I decided to write this post to possibly bring hope to those triathletes who are currently injured, or who will one day be injured. After my bike crash in April, I scoured the internet (and Slowtwitch) to find people who suffered similar injuries, and all I read were doomsday scenarios. I’m a believer in having the right mindset when facing a challenge, and the grim stories were not doing me any favors in giving me the mental edge to overcome this difficult time. With that, here is a recap of my crash, as well as the three strategies I employed to help me rise from being immobile in both arms to setting a new PR just 9 weeks later.
On Saturday, April 12 I crashed while riding my bike, fracturing the third and fourth metacarpals in my left hand (requiring surgery) and sustaining a grade 3 AC joint separation in my right shoulder. The day was supposed to serve as my capstone spring workout prior to the St. George 70.3. The workout included uber-biker pro triathlete Andrew Yoder, National Age-Group champion Justin Galbreath, and The Real Starky’s man-crush Mike Egan. After a hard 4,500 yard swim workout in the morning, we went out for a 70 mile ride through Chester County where Andrew led us on some tortuous 20 minute interval repeats. With less than 10 miles left in the ride, as we were cruising home, I (allegedly) looked down momentarily to grab my water bottle, and while doing so, clipped Andrew’s rear wheel. Down I went, at 25 mph, rolling twice and skidding several yards down the road. I immediately jumped back on my feet, completely in shock, but at this point without any pain. I looked at my shoulder and noticed that the end of my right clavicle was pushing my skin about an inch higher than normal. Despite Andrew and Justin assuring me that it looked normal (haha!), Egan broke the bad news to me, and called 911. Soon thereafter, the pain rushed throughout my body.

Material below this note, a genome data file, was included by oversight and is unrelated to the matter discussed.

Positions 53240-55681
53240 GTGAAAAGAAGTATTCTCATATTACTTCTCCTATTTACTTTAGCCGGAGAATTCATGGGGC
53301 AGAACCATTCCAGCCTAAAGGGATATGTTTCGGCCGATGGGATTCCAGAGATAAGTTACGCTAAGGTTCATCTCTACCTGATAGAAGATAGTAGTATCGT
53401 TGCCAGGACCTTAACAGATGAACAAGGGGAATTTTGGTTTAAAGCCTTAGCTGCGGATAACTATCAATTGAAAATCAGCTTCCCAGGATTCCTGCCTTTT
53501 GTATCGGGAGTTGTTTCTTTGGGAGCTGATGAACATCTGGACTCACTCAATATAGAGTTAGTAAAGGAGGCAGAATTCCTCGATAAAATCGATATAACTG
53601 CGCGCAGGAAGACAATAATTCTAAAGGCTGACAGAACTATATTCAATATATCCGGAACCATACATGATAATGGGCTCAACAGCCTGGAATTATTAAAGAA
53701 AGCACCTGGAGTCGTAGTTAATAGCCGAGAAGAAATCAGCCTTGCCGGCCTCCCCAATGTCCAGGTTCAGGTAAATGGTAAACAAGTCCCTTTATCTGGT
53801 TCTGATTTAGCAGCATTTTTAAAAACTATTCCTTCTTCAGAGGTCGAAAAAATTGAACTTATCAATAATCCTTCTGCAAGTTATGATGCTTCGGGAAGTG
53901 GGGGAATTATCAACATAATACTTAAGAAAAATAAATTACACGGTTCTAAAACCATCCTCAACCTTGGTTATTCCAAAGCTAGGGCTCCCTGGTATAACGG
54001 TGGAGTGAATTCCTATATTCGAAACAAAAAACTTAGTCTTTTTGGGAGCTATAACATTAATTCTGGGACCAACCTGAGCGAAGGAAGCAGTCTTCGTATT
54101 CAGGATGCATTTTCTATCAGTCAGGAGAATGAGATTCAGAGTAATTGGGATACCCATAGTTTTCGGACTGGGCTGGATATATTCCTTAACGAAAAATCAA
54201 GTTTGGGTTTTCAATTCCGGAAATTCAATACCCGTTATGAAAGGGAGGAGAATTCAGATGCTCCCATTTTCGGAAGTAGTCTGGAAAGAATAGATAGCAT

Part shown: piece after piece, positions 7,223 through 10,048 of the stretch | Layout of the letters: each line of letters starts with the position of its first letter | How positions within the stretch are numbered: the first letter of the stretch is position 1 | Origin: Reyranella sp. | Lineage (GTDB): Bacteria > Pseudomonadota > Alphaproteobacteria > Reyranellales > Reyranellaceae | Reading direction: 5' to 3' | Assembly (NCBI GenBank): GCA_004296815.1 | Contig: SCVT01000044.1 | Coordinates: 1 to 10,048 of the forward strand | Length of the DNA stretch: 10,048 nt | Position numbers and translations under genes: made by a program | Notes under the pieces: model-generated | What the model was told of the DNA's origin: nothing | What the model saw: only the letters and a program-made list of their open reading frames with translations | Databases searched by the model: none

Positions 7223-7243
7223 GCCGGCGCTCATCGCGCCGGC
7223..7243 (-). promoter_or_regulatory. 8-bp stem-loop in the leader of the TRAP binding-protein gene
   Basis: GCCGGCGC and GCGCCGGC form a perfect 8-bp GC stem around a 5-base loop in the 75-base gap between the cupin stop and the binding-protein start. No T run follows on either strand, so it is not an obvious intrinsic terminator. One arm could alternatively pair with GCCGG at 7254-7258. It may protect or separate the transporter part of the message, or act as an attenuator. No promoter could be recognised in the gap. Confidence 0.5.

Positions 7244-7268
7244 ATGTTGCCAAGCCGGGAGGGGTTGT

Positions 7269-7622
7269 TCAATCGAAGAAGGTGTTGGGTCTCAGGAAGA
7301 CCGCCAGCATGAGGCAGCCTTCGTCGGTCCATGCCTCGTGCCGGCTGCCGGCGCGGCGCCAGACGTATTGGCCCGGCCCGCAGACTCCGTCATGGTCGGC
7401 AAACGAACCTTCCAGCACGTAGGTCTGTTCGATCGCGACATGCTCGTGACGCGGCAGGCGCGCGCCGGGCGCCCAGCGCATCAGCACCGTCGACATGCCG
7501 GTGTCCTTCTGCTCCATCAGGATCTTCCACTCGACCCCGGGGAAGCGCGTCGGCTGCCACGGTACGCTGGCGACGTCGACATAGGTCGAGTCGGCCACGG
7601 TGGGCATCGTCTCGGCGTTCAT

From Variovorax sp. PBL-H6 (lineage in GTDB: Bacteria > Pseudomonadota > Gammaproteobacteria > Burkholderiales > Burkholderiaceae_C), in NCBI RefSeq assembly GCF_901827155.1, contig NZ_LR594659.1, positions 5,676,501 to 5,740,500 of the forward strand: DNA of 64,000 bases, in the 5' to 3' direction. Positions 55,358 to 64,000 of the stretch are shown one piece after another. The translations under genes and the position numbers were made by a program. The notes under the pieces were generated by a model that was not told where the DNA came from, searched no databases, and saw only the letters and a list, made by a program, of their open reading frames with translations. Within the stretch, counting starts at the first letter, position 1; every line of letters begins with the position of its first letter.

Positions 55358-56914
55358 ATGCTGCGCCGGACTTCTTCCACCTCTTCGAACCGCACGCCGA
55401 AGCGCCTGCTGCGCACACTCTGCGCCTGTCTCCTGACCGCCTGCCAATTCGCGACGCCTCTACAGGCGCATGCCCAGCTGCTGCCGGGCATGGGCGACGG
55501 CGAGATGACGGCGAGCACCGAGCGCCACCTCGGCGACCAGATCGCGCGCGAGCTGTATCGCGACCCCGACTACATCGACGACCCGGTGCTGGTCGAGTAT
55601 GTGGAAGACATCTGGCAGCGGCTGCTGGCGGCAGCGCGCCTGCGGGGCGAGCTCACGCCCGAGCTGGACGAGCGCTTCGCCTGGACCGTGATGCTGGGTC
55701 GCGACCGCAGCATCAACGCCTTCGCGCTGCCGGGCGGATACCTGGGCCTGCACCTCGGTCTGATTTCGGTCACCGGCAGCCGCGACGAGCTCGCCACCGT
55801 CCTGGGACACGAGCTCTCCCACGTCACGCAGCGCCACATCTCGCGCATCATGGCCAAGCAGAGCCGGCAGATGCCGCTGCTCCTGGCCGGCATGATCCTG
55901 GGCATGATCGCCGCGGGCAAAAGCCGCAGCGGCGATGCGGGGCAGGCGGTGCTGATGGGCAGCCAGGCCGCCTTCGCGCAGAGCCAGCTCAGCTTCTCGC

Naturally, my immediate thought was that the season was over; I blew it; I’m going to lose all of my fitness. All I could think about was when I could start training again. Well, that was going to be difficult, as my left hand was splinted, and my right arm was in a sling and had absolutely no range of motion. For several days I was completely immobile—couldn’t feed myself, change, get into bed, drive, etc. Research on the internet told me that the shoulder would prevent me from swimming for a few months and cause lingering pain for years, and other accounts informed me that due to the complexity of the hand, fractures take months to heal, let alone gain back strength. My doctor told me racing would be unlikely this summer. I was not satisfied with that timetable, and was extremely frustrated.